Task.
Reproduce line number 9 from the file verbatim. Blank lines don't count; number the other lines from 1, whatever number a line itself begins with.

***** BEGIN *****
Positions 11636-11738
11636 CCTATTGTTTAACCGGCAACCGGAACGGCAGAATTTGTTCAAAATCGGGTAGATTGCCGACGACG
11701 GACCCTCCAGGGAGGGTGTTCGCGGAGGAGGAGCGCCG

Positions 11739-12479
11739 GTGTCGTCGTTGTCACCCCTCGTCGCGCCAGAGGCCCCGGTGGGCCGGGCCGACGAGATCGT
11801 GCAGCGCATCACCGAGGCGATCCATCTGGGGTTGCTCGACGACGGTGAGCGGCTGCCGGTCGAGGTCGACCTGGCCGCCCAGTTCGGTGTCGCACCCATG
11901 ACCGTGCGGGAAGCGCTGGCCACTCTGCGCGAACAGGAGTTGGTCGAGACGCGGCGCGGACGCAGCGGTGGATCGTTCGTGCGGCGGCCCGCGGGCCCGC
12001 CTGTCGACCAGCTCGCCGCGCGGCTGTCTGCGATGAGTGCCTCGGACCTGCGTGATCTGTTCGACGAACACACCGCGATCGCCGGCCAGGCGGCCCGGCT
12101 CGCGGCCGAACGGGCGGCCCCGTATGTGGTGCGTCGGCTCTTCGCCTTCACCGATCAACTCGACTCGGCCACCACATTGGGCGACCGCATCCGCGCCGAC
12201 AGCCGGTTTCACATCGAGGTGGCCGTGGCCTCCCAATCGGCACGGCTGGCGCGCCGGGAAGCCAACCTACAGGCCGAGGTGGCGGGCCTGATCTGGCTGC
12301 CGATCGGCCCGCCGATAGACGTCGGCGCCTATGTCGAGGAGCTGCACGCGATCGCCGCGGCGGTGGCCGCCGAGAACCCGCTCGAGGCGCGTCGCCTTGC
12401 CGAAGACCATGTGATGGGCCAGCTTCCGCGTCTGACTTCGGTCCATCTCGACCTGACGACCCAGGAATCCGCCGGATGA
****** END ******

12101 CGCGGCCGAACGGGCGGCCCCGTATGTGGTGCGTCGGCTCTTCGCCTTCACCGATCAACTCGACTCGGCCACCACATTGGGCGACCGCATCCGCGCCGAC